EL Expression

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EL Expression in Data Binding

In ZK bind annotation, we adopt EL expression to specify a binding target and reference an implicit object. The binding target is mostly a ViewModel's (nested) properties. You can use EL expression in a ZUL which is described in the section ZK Developer's Reference/UI Composing/ZUML/EL Expressions. But using EL in ZK bind annotation is a little bit different in format and evaluation.

Basic Format

All ZK bind annotation has the general format:

@[Annotation]( value=[EL-expression], [arbitraryKey]=[EL-expression] )

It starts from a "@" symbol followed by an annotation's name like "id" or "bind". Inside parentheses we can write multiple key-value pairs separated with a comma. The key is a self-defined name (not an EL expression), and it's like a key in a Map. The value is an EL expression but is not enclosed with "${" and "}". The default key name is "value". If you only write a EL expression without specifying its key name, it's implicit set to key named "value". Hence we usually omit this default key name when writing ZK bind annotation. In most case, we can just write a annotation as follows:

@[Annotation]( [EL-expression])

We just need to write one key-value pair and omit default key name. We often use multiple key-value pairs for passing parameters to command, converter, and validator.

Although all ZK bind annotation has the general format, the way how a binder parse and evaluates the EL expression is different among different annotations. We'll describe the differences in the following sections.

Run-time Evaluation

A binder usually evaluates an EL expression each time when it wants to access the target object. Hence The evaluation result might be different from time to time.

Command binding according to run-time value

<button label="Cmd" onClick="@command(vm.checked?'command1':'command2')" />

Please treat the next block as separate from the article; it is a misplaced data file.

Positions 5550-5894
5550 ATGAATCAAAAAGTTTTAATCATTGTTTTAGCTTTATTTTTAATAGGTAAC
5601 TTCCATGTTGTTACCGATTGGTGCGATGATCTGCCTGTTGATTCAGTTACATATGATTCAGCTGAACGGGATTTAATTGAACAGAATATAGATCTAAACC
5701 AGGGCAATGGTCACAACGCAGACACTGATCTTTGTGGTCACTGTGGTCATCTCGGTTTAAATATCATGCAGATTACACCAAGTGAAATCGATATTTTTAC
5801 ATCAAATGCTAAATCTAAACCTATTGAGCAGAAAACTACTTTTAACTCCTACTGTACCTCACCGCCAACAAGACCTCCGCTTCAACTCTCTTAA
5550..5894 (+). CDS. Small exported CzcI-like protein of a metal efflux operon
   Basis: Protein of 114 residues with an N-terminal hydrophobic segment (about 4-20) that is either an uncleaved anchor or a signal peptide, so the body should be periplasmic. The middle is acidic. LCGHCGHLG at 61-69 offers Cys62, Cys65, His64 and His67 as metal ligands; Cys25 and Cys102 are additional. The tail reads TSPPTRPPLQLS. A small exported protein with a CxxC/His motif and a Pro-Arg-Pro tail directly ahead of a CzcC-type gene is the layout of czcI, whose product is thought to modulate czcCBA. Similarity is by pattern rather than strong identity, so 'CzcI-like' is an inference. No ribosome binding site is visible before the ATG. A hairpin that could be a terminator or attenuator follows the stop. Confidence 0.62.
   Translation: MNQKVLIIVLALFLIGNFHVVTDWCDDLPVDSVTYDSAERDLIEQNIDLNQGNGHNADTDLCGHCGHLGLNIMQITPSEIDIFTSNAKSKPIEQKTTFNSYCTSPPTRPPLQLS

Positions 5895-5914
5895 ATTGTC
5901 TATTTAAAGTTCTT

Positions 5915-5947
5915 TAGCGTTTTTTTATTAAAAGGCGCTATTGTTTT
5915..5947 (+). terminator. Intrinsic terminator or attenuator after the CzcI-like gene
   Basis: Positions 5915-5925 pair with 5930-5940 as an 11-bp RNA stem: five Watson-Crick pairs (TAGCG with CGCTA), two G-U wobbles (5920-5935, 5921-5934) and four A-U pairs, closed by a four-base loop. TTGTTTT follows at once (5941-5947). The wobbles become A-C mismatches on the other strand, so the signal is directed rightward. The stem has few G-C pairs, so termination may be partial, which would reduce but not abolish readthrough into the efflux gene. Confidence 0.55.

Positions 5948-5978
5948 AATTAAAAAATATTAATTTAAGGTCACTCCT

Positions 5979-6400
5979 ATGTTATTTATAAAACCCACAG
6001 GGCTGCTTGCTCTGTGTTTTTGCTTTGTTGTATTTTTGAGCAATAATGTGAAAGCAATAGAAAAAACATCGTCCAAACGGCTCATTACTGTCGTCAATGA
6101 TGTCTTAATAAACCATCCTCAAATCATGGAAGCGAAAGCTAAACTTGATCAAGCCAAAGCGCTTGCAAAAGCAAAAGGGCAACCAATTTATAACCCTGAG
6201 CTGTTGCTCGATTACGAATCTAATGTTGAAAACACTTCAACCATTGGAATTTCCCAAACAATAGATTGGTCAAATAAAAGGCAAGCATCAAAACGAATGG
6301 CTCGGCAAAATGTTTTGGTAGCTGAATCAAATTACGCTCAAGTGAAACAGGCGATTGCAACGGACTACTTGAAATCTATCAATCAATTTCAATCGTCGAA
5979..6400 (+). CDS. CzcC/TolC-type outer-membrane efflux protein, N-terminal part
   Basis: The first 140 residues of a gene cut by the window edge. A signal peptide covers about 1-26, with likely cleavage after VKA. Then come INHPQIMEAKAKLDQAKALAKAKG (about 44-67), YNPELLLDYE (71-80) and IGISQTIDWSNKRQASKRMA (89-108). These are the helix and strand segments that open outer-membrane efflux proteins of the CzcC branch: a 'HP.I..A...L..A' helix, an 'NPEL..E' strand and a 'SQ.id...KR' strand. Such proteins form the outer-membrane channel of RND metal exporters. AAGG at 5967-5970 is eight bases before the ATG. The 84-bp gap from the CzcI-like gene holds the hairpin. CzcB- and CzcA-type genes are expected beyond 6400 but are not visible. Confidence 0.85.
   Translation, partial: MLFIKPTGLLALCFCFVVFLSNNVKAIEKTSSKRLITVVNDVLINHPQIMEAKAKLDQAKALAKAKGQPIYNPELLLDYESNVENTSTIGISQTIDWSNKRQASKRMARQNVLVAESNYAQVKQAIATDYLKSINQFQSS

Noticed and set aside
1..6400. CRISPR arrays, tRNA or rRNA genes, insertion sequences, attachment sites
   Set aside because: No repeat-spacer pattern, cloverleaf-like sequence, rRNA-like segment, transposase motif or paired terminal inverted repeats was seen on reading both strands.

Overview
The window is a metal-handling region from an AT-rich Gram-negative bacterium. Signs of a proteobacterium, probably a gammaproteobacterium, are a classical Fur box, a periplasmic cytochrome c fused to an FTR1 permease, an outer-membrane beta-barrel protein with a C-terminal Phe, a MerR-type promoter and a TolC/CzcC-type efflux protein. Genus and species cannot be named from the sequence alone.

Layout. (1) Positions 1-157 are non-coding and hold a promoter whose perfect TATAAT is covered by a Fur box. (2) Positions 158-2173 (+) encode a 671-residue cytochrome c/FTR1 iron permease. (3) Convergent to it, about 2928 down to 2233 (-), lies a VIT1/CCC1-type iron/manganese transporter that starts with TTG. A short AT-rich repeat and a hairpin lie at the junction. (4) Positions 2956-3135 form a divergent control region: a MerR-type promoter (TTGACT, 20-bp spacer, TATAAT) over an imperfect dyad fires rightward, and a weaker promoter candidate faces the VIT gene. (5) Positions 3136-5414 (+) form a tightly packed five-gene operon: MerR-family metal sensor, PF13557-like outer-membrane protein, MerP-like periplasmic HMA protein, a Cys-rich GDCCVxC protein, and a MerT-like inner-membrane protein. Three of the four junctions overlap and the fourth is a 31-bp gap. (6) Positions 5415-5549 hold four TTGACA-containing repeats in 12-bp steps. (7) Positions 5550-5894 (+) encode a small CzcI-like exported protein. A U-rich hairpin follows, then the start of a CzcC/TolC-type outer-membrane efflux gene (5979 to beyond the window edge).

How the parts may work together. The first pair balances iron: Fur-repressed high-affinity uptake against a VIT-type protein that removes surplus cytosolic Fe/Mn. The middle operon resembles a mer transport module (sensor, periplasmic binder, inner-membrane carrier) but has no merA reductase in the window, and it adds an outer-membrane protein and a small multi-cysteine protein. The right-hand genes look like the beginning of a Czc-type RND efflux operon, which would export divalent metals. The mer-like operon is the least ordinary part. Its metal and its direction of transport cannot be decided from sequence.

<groupbox visible="@load(not empty vm.selected)" />
  • When clicking the button, the binder executes a command upon value of "vm.checked".

Indirect reference

<label value="@bind(vm.person[vm.currentField])"/>
  • If evaluation result of vm.currentField is firstName, the binder loads vm.person.firstName. So which property of vm.person that a binder loads depends on vm.currentField's evaluation result.

Call Methods

You can use EL expression to call a method in a ViewModel.

Call concat() of a ViewModel

<label value="@load(vm.concat(vm.foo,'postfix'))"/>


As ZK bind annotation is mainly composed of key-value pairs (key=value), "=" (equal mark) is not allowed to be used in EL expression. You should replace it with "eq" and "!=" with "ne". But you still can use ">" and "<". For example:

<image src="@load(vm.picture ne null ? 'images/'.concat(vm.picture) : 'images/NoImage.png')"/>

<label value="@bind(vm.age>18?'true':'false')"/>


Can't save to variable

An expression could represent a 'load from' and also a 'save to' (More detail about load/save-binding at ZK Developer's Reference/MVVM/Data_Binding/Property_Binding). In following example, the value of vm.myname is loaded to textbox and after edited the textbox, the value of textbox is saved to vm.myname.

<textbox value="@bind(vm.myname)"/>

However, if the expression only contains first-term[1], the 'load from' will still work, but the 'save to' is not allowed to perform. In following example, the value myname is loaded to textbox, but after edited the value, you will get an EL exception when saving value back.

<textbox value="@bind(myname)"/>

  1. first-term is a variable that comes from a variable resolver, and you couldn't save value back by EL directly

Version History

Last Update : 2012/03/03

Version Date Content
6.0.0 February 2012 The MVVM was introduced.

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